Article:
Take a seat: Super Bowl not about fans
Despite being touted like a cruise on the Starship Enterprise, apparently the Super Bowl experience at the Jerry Dome was something more akin to the Titanic.
Some 1,000 fans who attended the Super Bowl have filed a class-action suit against the NFL and Cowboys owner Jerry Jones, claiming they ruined their Super Bowl experience.
The fans are upset because when they showed up for the Super Bowl with tickets, they discovered they didn't have a seat. Well, at least not a safe one, according to officials.
But the moral of this story isn't that the NFL screwed up, or that these fans decided to exact revenge in a manner so typical of our lawsuit-loving culture.
The bigger issue here is how gigantic sporting events like the Super Bowl are becoming increasingly out of reach for the everyman, or rather the everyfan.
The Super Bowl isn't the ultimate fan experience. It's the ultimate anti-fan experience.
I've been to five Super Bowls and after every one, I have the same thought: What exactly does an average fan get out of this?
The Super Bowl has become so overpriced, excessive and corporate that it's not worth giving up your spot on the couch or your bar stool.
The media is accommodated. Corporate bigwigs, celebrities and other athletes are pampered. Average fans, though, are just tolerated.
Of course, it's not that way for everyone. Some fans go to the Super Bowl and have a great time. The NFL tries to stay somewhat connected to the everyfan with the "NFL Experience," a fan festival at a nearby convention center with interactive games, free football clinics and other bells and whistles that allow fans to enjoy a taste of the Super Bowl, whether they are attending the game or not.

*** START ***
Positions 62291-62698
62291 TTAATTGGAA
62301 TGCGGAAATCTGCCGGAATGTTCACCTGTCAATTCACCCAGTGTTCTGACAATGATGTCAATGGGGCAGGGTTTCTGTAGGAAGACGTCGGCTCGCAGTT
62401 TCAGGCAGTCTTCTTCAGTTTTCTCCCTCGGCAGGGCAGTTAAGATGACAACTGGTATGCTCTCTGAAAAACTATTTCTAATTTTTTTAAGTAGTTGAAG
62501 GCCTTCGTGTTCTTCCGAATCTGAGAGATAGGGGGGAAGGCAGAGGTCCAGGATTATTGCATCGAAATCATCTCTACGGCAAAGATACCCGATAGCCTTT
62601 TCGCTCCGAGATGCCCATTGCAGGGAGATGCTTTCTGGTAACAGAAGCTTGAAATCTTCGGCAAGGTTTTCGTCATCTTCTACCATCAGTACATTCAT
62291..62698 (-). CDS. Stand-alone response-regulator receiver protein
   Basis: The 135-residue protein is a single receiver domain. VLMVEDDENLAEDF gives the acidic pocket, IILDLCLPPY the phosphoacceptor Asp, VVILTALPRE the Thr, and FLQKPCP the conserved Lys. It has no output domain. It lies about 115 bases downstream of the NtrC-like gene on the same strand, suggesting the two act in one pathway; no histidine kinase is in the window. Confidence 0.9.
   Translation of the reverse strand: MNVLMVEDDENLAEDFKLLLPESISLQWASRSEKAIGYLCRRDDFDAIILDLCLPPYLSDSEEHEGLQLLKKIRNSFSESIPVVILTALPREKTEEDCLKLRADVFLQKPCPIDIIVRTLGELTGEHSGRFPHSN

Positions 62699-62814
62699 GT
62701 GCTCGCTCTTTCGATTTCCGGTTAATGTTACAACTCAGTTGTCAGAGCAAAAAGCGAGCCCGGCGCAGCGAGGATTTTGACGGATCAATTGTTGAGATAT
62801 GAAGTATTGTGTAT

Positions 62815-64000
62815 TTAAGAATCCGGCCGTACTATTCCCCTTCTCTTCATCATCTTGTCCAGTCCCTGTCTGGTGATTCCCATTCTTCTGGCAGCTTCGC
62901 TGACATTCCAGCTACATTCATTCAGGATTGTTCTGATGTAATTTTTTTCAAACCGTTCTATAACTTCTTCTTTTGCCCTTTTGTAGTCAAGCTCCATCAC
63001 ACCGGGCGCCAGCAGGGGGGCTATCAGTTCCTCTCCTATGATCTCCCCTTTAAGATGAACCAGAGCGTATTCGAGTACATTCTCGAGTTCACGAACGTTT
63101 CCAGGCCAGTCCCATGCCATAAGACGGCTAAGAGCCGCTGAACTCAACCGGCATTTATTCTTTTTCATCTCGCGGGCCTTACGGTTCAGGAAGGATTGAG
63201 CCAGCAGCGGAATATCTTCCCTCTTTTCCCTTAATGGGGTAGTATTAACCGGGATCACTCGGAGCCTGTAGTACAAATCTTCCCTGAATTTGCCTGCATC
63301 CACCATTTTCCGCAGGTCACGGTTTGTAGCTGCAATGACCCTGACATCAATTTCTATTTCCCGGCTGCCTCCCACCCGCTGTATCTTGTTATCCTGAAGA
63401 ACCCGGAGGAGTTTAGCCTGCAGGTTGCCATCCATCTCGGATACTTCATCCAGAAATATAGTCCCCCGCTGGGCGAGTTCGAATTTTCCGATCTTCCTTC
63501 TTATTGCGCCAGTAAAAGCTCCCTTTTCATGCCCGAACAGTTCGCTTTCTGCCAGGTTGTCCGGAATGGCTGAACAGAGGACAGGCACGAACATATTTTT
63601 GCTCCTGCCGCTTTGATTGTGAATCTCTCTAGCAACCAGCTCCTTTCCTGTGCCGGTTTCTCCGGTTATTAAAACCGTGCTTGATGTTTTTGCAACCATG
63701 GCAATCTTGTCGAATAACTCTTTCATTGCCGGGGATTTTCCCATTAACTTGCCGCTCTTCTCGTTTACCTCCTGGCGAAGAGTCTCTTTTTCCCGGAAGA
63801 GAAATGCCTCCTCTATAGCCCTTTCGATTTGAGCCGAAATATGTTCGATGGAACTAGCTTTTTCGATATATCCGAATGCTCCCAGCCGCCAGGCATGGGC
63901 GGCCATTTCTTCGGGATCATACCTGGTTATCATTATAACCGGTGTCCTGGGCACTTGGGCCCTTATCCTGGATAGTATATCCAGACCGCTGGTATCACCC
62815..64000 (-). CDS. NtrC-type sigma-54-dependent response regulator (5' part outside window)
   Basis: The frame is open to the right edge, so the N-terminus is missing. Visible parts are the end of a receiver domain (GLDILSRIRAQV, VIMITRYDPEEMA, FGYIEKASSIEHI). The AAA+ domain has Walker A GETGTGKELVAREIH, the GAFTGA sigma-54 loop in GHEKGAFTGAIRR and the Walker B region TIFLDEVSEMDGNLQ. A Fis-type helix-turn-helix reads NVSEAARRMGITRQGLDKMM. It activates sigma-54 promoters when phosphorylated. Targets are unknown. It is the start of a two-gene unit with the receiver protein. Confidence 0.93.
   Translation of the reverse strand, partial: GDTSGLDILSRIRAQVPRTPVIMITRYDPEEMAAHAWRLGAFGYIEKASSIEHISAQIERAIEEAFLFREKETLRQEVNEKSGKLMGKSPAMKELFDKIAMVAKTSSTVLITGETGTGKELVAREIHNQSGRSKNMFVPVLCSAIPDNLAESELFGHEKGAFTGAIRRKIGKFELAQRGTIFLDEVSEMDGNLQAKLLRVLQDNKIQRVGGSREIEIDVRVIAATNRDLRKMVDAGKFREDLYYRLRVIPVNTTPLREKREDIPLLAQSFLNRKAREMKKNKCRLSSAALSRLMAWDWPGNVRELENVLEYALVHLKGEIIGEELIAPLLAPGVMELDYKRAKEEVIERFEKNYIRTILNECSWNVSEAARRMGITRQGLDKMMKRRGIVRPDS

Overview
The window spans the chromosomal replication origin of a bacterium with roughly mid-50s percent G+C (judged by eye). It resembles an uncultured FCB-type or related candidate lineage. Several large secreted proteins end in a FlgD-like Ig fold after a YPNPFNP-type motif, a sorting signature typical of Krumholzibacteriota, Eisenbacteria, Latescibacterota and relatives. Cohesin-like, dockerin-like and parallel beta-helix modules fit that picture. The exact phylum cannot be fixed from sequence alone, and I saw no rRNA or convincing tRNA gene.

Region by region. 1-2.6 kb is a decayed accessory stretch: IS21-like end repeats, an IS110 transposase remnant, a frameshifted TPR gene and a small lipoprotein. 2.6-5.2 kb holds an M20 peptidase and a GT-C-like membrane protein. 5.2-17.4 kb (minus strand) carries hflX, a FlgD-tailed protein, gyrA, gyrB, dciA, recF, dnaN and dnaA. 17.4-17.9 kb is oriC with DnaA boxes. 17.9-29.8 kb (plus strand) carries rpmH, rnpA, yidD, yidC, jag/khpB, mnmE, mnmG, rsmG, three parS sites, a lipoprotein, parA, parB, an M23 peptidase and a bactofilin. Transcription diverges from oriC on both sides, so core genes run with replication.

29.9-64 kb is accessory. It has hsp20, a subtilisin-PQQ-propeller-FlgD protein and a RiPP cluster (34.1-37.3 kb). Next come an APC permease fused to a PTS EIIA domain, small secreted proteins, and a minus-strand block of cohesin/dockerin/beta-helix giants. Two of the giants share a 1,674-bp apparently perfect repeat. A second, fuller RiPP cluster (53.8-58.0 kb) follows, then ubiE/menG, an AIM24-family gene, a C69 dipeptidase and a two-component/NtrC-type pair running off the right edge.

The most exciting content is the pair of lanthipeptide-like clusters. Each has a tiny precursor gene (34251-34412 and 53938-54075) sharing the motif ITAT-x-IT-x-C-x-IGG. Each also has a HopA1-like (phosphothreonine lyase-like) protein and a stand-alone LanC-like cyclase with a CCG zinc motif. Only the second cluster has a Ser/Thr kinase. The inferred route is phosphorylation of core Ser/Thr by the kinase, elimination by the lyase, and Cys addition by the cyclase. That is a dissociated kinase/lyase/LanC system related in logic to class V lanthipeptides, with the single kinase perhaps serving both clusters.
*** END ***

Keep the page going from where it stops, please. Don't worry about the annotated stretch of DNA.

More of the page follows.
But considering the average price for a face-value ticket for Super Bowl XLV was $900 -- 12.5 percent more than last year's -- it's obvious that the real NFL experience is making a mortgage payment to attend the big game.
And fans not lucky enough to get a face-value ticket could buy one on the secondary market for the price of a small Hyundai. On the league's sanctioned site, the average price for a resold ticket was $4,119.
How long before fans are paying $5 just to breathe at the game? If you think I'm being dramatic, keep in mind the people who paid $200 to stand inside the stadium and those who paid $1,000 at a nearby business for parking.
So no, it's not surprising that the NFL and Jerry Jones became so obsessed with breaking the Super Bowl attendance record that they didn't acknowledge until the last minute that the temporary seating area was not only unsafe but unfinished. The Super Bowl is just one enormous "ka-ching!" Who cares about the details?
With the collective bargaining agreement expiring March 4, this was the wrong time for the NFL to have a public relations fiasco involving fans . For weeks, all fans have heard is how the NFL and the players are trying to hammer out an agreement because they have the fans' best interests in mind. That seems a little hollow now, as does today's brinkmanship.
I'll give the NFL credit for trying to make amends. They've offered each displaced fan either three times the face value of the ticket ($2,400) and a ticket to next season's Super Bowl, or a ticket, airfare and hotel for a future Super Bowl of the fan's choosing. But apparently, the only thing that will mend some of those fans' battered souls is $5 million in damages.
There's nothing like combating greed with even more greed.
If the NFL really wanted to do something impressive for fans, the league would make the Super Bowl less about appealing to corporate dollars and keep the tickets' face value reasonable.
As it is, the ticket prices in the secondary market for this Super Bowl were the highest on record. Ten years from now, forget about tickets costing the same as a small Hyundai. They will cost as much as a Mercedes.
Jemele Hill can be reached at firstname.lastname@example.org.